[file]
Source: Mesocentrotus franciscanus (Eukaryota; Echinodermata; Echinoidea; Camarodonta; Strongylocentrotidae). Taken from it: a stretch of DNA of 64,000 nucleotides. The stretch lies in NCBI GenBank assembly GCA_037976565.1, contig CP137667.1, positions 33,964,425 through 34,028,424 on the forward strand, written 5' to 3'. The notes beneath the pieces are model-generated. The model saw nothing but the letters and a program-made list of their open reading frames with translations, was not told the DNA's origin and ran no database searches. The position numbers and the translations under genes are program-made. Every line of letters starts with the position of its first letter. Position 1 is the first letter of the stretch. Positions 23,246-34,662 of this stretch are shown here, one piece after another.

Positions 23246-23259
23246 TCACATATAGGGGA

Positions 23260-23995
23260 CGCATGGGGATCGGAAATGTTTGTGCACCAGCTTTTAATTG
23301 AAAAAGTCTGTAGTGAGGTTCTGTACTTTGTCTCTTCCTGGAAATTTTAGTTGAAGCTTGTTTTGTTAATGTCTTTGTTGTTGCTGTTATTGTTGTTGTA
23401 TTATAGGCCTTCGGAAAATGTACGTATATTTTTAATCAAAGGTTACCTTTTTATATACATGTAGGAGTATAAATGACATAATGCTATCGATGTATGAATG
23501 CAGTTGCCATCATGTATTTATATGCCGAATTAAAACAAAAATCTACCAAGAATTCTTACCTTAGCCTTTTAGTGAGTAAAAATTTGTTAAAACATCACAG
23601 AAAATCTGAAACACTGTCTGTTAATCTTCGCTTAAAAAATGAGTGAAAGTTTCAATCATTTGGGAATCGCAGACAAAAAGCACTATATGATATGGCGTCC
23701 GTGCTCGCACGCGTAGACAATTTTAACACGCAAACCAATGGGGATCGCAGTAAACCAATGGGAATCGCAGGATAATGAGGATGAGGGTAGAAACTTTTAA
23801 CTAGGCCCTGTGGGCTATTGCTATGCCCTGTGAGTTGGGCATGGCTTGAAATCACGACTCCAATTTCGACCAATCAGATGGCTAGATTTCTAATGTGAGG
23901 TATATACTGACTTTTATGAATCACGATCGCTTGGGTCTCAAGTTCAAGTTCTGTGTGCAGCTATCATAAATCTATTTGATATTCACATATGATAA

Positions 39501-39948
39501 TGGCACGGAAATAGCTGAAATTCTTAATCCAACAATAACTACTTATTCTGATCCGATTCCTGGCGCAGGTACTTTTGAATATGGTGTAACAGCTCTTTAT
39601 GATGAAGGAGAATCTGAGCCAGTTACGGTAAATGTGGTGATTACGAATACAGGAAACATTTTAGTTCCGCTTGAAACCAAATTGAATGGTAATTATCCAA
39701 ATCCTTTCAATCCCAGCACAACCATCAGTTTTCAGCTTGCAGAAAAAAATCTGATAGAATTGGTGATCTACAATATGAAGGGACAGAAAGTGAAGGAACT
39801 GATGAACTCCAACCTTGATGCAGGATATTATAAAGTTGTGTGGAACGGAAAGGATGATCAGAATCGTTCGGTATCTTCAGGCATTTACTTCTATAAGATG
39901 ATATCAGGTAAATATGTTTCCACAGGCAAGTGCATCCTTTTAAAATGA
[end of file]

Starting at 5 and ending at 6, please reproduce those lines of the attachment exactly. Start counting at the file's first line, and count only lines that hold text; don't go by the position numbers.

23260 CGCATGGGGATCGGAAATGTTTGTGCACCAGCTTTTAATTG
23301 AAAAAGTCTGTAGTGAGGTTCTGTACTTTGTCTCTTCCTGGAAATTTTAGTTGAAGCTTGTTTTGTTAATGTCTTTGTTGTTGCTGTTATTGTTGTTGTA